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0123 Memoir on Maps of Chinese Turkistan and Kansu : vol.1
Memoir on Maps of Chinese Turkistan and Kansu : vol.1 / Page 123 (Grayscale High Resolution Image)

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doi: 10.20676/00000215
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Chap. IV]   NOTES ON SHEETS No. 42   101

basin (A. 4) the appearance of belts of drift-sand and wind-eroded clay terraces, features common to all ancient lacustrine depressions further west, may be noted.

A stony plateau separates this basin from the ill-defined valley containing the end of the Pei-ta-ho above its junction with the Kan-chou river. The narrow but long-stretched cultivation areas of Chin-t'a and

Astronomically observed latitudes.

Mao-mei share the physical features characteristic of all terminal oases in the Tarim basin. The high dune ridges which stretch parallel to the Kan-chou river course on the east (D. 4), help to illustrate this similarity of aspect on the map.

Corrections. C. 4. For To-tun (Camp 235a) read T'en-tun.

1913-15. Camp 130, N.E. edge of Hua-hai-tzu basin (A. 4)




Mao-mei, Camp 138 (temple outside S.E. corner of town walls; D. 4)




Shuang-ch`êng-tau, Camp 139 (temple, 1 mile north of village; D. 4)




Mou-wo, Camp 204 (near N. coal pits; B. 3)





The surveys recorded in this sheet belong for the most part to the second expedition, but were to a considerable extent supplemented in the portions lying along the northern edge of the sheet and in its easternmost section by work done in 1914. The extensive routes surveyed on the second journey all closed upon their starting point, Su-chou (B.1), and the position adopted for this important city served as a pivot for the compilation of the sheet. The latitude of 39° 45' shown for it is derived from closely concordant astronomical observations made on both journeys at the temple of Chiuch'üan outside the eastern city gate. The longitude of 98° 33' now adopted represents the mean between Mr. Clementi's chronometrical value (98° 26' 56.3") and the value previously accepted by the Survey of India. It differs but slightly from the longitude assigned to Su-chou in Sheet No. 88 of the 1906-08 map in Serindia. The routes leading to Su-chou from the west and south-east have been adjusted on the accepted positions of An-hsi and Kan-chou, respectively (see Notes on Sheets Nos. 38, 46).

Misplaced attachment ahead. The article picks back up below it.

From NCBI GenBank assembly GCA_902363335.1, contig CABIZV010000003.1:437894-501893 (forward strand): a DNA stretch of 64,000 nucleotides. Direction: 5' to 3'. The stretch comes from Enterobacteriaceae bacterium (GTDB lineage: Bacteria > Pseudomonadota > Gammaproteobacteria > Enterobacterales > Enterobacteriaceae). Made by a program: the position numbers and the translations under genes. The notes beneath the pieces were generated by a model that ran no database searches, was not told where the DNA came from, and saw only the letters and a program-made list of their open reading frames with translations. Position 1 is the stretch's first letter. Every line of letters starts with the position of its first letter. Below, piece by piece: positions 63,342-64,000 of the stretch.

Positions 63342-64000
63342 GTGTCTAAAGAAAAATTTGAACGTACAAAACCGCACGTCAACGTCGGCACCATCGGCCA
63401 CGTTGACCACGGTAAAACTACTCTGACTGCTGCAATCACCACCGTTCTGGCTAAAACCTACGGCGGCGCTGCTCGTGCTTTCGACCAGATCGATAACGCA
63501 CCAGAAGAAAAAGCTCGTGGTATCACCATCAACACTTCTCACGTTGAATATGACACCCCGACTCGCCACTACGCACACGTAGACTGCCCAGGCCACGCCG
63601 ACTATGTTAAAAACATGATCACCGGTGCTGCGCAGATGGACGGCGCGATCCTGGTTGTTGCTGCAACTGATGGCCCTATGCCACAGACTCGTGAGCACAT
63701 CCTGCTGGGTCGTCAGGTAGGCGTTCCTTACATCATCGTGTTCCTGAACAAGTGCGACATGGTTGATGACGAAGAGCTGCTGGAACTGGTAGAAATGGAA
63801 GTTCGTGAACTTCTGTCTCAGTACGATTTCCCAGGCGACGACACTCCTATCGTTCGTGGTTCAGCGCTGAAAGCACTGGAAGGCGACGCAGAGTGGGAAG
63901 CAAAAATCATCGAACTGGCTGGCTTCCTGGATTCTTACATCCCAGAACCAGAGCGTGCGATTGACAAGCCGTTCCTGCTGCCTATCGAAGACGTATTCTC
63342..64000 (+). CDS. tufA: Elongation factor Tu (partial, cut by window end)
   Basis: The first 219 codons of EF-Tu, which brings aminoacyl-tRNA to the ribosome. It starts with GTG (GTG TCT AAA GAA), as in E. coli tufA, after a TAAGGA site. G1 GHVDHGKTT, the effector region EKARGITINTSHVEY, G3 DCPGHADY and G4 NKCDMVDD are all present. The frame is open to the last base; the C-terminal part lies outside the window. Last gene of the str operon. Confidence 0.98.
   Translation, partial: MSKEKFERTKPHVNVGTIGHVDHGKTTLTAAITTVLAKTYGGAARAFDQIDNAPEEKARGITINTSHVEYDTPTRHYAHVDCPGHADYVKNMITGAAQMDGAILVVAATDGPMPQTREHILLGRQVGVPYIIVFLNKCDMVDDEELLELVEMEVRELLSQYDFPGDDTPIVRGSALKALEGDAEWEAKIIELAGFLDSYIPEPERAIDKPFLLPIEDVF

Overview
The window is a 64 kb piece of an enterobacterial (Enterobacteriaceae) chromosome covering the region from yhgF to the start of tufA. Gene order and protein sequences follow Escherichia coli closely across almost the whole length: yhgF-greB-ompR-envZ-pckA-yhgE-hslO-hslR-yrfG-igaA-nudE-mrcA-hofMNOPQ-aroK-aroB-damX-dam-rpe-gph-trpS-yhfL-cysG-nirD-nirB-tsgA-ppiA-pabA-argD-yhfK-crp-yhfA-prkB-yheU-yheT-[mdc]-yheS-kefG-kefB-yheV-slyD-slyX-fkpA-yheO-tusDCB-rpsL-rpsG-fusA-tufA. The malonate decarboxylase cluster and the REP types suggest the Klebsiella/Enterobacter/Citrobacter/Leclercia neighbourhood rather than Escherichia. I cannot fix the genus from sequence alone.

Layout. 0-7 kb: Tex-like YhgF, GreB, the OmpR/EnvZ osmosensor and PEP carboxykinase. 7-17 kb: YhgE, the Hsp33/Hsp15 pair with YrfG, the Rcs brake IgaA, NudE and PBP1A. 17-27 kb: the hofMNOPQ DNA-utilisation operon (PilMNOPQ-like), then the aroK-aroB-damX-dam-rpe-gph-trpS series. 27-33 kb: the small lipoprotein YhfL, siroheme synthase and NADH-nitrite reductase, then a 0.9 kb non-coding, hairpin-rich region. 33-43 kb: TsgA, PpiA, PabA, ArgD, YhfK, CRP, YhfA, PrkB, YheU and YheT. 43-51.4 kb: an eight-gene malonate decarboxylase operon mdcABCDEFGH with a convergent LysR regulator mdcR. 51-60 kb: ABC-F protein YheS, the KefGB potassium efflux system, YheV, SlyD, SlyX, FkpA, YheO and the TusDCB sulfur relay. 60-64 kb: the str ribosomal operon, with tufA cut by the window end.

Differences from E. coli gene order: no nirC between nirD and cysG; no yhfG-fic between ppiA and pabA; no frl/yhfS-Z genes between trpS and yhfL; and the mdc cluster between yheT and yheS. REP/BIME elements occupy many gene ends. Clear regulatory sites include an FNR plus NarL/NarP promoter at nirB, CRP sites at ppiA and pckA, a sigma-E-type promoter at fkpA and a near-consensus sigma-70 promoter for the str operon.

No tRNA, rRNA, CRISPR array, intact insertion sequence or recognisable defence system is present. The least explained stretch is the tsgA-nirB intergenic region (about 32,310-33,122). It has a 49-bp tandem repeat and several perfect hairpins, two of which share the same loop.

The southern portion of the sheet comprises an extensive mountain area occupied by the four main ranges of the Central Nanshan. Its delineation on the plane-table was greatly facilitated by the distant views gained from above the high passes over which the three northernmost of these ranges were crossed, as well as by the open character of the ground in the wide valleys which separate them. The topography of the high

spurs which descend from the Richthofen Range to the east of the Ma-yang-ho valley (C, D. 2, 3), received important additions by the survey made by R. B. L51 Singh in 1915 from the side of the Li-yuan-ho.

The approximate elevation of 15,500' feet, adopted for the snow-line in the portions of the Central Nan-shan falling within this sheet, is derived from what I observed when crossing its passes in August, 1907, and the photographic panoramas then taken support it.

For a fairly detailed descriptive account of the ground visited in 1907 between the plateau at the north foot of the Richthofen Range and the high mountain chain overlooking the headwaters of the Su-to-ho, Kan-chou and Ta-t'ung rivers from the south, see Desert Cathay, ii. pp. 297 sqq.; for that of the famous defile of Chia-vükuan, the westernmost ' Gate ' of China within the Wall ', and of the Su-chou oasis east of it, see ibid. ii. pp. 273 sqq. The historical topography of the ` passage land',. which this western end of the mediœval Great Wall' was intended to close, and that of the mountain region which adjoins on the south, has been discussed in Serindia, iii. pp. 1116 sqq., 1124 sqq. Brief references to the ground visited by me north of the Chinese high road passing from Kan-chou to Su-chou will be found in Geograph. Journal, xlviii. pp. 196, 200.

The area shown by this sheet aptly illustrates the three main regions into which the ground between the Central Nan-shun.